“They fuck you up, your mum and dad…”
Philip Larkin, we know exactly where you’re coming from.
You know those niggling habits your parents have that really, really annoy you? Whatever it is, however insignificant, it’s irritating and enough to make you protest that you never want to be like them. Like when your dad makes weird noises when he eats and tends to speak really loudly, and how your mum clicks her tongue when she concentrates, and pats people on the back in the middle of a hug.
Next thing you know you’re the one getting told off for being way too loud , or you find yourself patting people on the back just like your mother. And you’ve never been more horrified.
You may not have given it much thought, but the reason we adopt our parents’ most annoying habits is based on the way we were brought up, according to Sydney family counsellor Nivean Ismail.
“It comes back to nature versus nurture,” Mrs Ismail told The Newsroom. “A child’s mind is like a sponge. Whatever we saw our parents doing, whatever we saw our siblings doing, we absorbed it. Even if we didn’t like that habit we still absorbed it. We all had to have learned from somewhere. It’s just natural that we’re going to learn things from our parents – whether you look at it in a scientific way, or in a spiritual way,” she said.
As we grow older, what we’ve learnt or picked up from our parents becomes increasingly embedded in our brains, she said, becoming our natural behaviour.
“A lot of the time we may not want to, but it’s a subconscious thing. It’s embedded in the back of your head,” Mrs Ismail said.
Now that we know the root of it all is the environment we grew up in, is it bad that we eventually pick up the habits of our parents? “It all comes back down to the habit… that’s why parents have to be very careful about how they [act] around their kids the first five to 10 years,” she said. “Everything a parent does is going to mould that child’s future.”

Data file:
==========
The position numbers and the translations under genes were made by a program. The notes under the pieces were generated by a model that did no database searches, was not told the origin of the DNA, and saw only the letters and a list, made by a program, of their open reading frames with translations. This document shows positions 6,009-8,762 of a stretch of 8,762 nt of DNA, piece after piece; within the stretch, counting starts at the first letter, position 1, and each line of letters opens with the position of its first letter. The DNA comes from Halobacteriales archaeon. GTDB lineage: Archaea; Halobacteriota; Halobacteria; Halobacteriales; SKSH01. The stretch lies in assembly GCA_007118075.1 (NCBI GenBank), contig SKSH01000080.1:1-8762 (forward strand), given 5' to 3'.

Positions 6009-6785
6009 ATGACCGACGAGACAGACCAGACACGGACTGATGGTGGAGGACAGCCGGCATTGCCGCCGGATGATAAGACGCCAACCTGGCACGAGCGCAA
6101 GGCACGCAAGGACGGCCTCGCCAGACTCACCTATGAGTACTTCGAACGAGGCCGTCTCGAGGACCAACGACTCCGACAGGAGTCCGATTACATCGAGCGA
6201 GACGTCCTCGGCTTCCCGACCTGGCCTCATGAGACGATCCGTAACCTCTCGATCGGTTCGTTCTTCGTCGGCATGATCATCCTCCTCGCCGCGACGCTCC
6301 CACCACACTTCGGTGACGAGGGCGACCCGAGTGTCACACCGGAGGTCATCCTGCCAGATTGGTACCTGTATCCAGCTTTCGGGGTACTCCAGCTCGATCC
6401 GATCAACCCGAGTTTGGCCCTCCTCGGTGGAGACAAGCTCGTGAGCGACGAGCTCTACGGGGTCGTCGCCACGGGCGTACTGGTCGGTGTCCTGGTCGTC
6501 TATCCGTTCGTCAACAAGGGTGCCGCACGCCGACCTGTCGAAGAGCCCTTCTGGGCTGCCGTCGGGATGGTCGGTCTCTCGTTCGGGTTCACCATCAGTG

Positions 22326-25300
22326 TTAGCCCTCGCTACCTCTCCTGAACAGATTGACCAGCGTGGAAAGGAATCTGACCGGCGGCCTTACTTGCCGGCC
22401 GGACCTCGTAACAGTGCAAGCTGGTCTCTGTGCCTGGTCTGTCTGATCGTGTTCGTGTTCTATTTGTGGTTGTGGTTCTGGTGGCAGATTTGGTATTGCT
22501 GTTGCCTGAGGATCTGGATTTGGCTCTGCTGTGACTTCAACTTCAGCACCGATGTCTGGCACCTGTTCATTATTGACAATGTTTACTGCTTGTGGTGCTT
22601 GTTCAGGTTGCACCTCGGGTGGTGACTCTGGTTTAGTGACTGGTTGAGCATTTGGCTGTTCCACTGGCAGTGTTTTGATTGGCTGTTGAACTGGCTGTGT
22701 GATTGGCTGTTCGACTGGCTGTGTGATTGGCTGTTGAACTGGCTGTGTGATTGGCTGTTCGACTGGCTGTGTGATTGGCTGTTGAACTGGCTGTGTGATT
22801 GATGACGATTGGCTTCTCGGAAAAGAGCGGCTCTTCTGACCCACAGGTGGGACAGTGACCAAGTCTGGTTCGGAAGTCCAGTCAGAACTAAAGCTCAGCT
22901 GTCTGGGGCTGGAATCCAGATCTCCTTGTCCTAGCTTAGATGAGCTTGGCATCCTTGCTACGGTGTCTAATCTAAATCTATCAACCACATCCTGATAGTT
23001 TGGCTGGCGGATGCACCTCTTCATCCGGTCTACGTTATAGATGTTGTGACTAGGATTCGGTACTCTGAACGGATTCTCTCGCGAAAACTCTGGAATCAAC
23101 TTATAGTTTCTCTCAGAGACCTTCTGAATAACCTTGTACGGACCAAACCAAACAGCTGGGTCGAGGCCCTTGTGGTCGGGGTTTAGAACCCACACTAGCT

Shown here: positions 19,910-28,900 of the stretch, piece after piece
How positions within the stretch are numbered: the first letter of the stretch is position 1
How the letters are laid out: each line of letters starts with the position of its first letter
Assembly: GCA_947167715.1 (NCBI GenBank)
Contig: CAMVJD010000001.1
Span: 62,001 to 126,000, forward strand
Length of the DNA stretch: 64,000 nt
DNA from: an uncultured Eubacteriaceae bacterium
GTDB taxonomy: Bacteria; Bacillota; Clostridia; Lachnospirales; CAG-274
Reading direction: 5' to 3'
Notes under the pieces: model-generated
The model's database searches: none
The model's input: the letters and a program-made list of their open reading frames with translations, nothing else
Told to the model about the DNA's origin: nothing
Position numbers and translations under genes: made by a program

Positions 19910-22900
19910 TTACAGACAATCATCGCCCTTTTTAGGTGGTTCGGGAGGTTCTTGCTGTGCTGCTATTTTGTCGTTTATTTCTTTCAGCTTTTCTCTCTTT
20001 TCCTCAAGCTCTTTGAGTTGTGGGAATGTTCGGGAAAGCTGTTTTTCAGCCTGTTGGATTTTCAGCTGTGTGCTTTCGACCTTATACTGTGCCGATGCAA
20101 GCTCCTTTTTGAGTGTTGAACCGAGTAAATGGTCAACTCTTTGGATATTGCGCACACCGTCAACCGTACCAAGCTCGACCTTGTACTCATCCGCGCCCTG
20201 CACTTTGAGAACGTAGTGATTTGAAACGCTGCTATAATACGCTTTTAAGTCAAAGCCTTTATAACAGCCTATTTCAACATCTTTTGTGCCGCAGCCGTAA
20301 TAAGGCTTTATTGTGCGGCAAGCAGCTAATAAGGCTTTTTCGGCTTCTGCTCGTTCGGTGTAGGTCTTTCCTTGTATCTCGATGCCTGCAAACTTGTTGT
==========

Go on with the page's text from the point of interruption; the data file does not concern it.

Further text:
Jane Mara, founder and CEO of the Intuitive Intelligence Institute, explained: “The brain is filled with many hundreds of millions of neurons or nerve cells. Those nerve cells are formed over time, and they behave in a certain way as you respond to familiar realities.
“Nerve cells form what’s called a neural pathway. So just like a well-worn road, over time the more that you take a certain action, that neural pathway becomes increasingly embedded in the brain. Nerve cells that fire together, wire together a principle called Hebbs Law in neuroscience, this response becomes hard-wired.”
Jane Mara explained, with habits, we can actually become addicted to our own reactions. “Each cell in the brain – those neurons – have what’s called receptor sites,” she said. “Those receptor sites process and receive information in a continuing flow. This linkage becomes thinking, feeling results in what we do. We are a chemical soup, we become addicted to our own emotions, our own process, reactions and our own response.”
Ms Mara said there are ways we can stop ourselves from turning into our parents and break that habit.
“Changing any of form of addictive behaviours… all these things take time and the rule seems to be 21 days to change a habit. To change, you actually have to think differently and from another perspective than your current thinking.” It’s a question of adopting new behaviour rather than following the well worn road.
“Think about this, the power of just thinking about practising a set routine, as Olympic athletes do when they prepare for an event, fires the same set of muscles as if they were actually competing in the event. You have to become an observer in your own life and redefine what it is that you’re doing and how you’re reacting. When you start to do that, just by thinking about it, you rewire your own neural circuitry, and over time your behaviours may change,” she told The Newsroom.
In other words, what you think can change the way you act, and maybe help you quit giving the awkward maternal mid-hug back-pat. – Heba Dandachi
Top screenshot from doughbaron7’s Youtube video.